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Socialist Realism

The ideological roots of Socialist Realism can be found in Marxism and Leninism and their basic ideas of a class society. It was the revolutionary awareness in the Soviet Union that had made for the origin of Socialist Realism, before it was gradually converted and used for a state-imposed kind of propaganda art.
Examples of socialist realist art are found in painting, sculpting, architecture and also in applied arts, its style is obliged to the three basic virtues of quality, truth and partiality.
In the light of World War I and the October Revolution, the preferred range of topics covered by Socialist Realism comprised the social and socialist dawn as of 1917. A pluralism of styles was characteristic for the early phase, both abstract and figurative art were equally represented.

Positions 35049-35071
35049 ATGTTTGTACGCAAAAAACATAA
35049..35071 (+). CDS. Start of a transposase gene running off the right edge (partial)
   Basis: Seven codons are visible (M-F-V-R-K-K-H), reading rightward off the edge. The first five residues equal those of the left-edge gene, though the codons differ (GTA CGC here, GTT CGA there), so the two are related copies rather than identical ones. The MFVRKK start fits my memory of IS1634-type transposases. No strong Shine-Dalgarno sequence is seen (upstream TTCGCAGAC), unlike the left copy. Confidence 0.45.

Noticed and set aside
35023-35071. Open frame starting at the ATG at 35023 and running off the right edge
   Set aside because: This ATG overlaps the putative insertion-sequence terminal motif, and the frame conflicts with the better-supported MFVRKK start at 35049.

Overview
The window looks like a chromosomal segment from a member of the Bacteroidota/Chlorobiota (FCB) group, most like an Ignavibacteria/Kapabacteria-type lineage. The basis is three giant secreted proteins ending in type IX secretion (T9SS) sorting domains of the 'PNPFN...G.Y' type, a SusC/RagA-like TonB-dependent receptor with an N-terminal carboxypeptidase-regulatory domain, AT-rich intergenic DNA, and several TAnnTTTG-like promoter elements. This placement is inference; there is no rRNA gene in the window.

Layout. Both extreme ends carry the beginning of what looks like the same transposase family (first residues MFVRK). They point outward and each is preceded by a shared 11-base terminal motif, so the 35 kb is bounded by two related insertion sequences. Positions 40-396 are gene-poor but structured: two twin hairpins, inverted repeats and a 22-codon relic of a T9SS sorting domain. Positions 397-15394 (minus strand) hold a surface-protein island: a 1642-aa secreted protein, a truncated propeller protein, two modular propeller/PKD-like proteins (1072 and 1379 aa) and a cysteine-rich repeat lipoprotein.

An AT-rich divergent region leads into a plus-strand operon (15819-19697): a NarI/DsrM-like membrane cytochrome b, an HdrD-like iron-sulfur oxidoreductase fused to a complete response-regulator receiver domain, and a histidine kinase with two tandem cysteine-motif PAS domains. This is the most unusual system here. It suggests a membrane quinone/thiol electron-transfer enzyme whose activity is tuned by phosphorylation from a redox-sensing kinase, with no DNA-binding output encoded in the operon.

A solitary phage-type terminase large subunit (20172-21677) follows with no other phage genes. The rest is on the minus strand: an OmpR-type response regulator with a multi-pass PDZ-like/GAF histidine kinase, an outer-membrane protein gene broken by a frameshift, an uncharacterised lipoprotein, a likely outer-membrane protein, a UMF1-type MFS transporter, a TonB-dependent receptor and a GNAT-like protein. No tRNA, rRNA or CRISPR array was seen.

The Central Committee of the Communist Party under Josef Stalin declared Socialist realism the Soviet Union's only valid and binding esthetic concept, this idea endured up until the fall of communism. Socialist Realism was the only accepted form of art from then on, finding expression in realistic, populist and easy to grasp propaganda paintings. The principles of Socialist Realism also strongly influenced state-imposed art in the GDR and in China.
Important representatives are Tatjana Jablonskaja, Isaak Brodski, Alexander Deineka, Viktor Popkow, Wassilij Jefanow and Alexander Gerassimow.